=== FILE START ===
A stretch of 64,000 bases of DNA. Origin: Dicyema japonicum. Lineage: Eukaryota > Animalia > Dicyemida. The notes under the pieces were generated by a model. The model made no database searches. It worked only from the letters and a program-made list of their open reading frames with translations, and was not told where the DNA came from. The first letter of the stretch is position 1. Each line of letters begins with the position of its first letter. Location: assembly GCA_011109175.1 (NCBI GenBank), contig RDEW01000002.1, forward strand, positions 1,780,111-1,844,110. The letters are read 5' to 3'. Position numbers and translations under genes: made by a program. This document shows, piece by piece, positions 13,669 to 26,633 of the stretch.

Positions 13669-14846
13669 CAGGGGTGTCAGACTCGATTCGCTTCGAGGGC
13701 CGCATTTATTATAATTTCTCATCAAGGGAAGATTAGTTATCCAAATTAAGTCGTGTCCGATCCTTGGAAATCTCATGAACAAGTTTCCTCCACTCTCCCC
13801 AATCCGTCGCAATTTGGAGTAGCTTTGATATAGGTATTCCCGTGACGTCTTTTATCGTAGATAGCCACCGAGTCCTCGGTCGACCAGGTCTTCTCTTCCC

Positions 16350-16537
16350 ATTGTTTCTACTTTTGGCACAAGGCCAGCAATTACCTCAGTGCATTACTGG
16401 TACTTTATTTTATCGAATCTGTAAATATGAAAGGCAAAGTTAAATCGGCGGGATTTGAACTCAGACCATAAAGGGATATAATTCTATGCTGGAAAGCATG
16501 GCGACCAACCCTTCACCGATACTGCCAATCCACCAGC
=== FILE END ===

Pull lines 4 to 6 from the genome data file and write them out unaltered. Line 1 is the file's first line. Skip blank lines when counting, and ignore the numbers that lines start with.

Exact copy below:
13701 CGCATTTATTATAATTTCTCATCAAGGGAAGATTAGTTATCCAAATTAAGTCGTGTCCGATCCTTGGAAATCTCATGAACAAGTTTCCTCCACTCTCCCC
13801 AATCCGTCGCAATTTGGAGTAGCTTTGATATAGGTATTCCCGTGACGTCTTTTATCGTAGATAGCCACCGAGTCCTCGGTCGACCAGGTCTTCTCTTCCC

Positions 16350-16537